This is inside baseball for IT but important nonetheless. Any technology strategy should not just advance the goals of the business, but should do it in a way that supports IT leadership's long-term vision for IT. A new strategy -- including an automation strategy -- should embody the key principles around which IT is organizing its efforts. If IT is focusing on implementing zero trust in networks, data access and application use, then any new strategy should embody those principles.

Later on, in evaluating possible ways of implementing a strategy, one of the criteria on which to judge is the degree to which a specific tool, process, team or staff position advances one of these principles. Moreover, it should be possible to map from the business goals to the IT principles. The latter should support the former.

3. Determine architecture

IT leadership, architects and senior technologists next need to define the environment required to achieve the desired goals within the constraints, guideposts or guardrails of the technology principles.

This ideal future-state architecture might involve many technologies and processes and describe an environment reliant on staff from a variety of teams. It should highlight, at a high level, where critical information flows.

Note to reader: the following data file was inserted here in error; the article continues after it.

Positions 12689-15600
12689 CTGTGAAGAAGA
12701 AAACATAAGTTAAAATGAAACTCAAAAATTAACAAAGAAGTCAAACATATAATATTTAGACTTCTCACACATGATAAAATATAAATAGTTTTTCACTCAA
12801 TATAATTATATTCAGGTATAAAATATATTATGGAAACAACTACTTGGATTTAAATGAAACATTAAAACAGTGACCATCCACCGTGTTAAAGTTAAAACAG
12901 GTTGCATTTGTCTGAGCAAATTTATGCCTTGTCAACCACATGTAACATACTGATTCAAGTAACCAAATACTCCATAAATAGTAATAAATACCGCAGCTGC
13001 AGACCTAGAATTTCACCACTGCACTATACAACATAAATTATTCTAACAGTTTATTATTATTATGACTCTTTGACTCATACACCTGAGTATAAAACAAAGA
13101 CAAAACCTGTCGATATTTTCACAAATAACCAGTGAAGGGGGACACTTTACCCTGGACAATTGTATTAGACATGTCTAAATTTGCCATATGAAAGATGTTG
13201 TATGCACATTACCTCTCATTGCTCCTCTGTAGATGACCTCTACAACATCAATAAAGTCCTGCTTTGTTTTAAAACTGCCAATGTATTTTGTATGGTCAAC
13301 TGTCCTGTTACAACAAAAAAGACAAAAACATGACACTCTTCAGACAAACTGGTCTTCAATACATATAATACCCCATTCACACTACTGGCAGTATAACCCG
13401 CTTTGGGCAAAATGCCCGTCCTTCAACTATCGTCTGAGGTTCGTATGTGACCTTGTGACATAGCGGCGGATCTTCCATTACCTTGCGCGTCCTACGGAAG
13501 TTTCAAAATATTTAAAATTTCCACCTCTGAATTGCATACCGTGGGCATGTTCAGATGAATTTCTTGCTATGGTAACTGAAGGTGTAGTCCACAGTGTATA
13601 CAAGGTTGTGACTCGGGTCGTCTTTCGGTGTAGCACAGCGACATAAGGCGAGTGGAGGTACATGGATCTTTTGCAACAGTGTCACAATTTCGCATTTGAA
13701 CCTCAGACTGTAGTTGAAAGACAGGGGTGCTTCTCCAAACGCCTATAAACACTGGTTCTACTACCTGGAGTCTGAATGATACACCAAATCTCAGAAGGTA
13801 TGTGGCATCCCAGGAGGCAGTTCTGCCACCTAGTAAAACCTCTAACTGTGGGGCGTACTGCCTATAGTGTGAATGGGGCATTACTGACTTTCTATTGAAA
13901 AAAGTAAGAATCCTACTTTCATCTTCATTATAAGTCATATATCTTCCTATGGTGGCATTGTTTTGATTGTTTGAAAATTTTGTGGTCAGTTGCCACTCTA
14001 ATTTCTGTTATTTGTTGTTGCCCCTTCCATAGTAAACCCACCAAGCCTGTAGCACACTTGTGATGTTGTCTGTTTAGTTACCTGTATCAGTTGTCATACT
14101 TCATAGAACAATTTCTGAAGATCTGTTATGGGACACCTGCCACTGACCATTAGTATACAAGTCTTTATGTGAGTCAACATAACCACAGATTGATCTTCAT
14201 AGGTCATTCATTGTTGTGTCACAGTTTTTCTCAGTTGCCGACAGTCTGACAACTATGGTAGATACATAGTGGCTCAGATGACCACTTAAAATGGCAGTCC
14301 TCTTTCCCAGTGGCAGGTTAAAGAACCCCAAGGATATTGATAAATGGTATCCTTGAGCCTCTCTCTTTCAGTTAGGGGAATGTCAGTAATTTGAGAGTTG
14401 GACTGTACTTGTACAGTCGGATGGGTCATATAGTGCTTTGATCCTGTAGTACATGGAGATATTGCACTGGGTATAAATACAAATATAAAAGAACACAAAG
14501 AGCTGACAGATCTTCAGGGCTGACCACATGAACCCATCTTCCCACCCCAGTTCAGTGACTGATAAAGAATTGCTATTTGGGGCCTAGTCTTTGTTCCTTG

If there are constraints on specific components -- for example, that they must be in the cloud or that they cannot be allowed to be -- the architecture should reflect that, too.

4. Mind the gaps; build the roadmaps

Next, IT needs to evaluate what is already in place against that desired automation end state. This includes identifying which of the following areas they need to address:

  • new technology they need to acquire or existing tools they need to use differently;
  • new processes they need to define or where old ones need to be amended;
  • new teams or where existing ones need to be reconfigured or repurposed; and
  • new necessary skills that staff need, whether acquired through learning or through hiring.

With that set of differences in hand, IT can develop the roadmap for getting from the as-is to the to-be most effectively. In effect, this is the stage where IT defines automation strategy.

5. Implement the strategy

Where the roadmap requires acquiring new technologies -- which, in this case, could mean any of the automation technologies available, ranging from tools to support more mature, enterprise-grade scripting all the way up to low-code tools or even AI-powered robotic process automation tools -- IT has decide what to buy. It should follow a consistent evaluation and selection process in doing so.

The strategy likely also requires shifts in processes, team structures, staffing and staff duties. IT needs to work within existing HR and organizational frameworks for accomplishing these and should treat them as equal in importance to getting the tools. Staff training -- or time for skills acquisition -- is crucial where new tools are coming in. Just layering on another tool without making sure it can and will be used as intended often results in simply adding another layer of capabilities to the stock of shelfware and a failed automation initiative.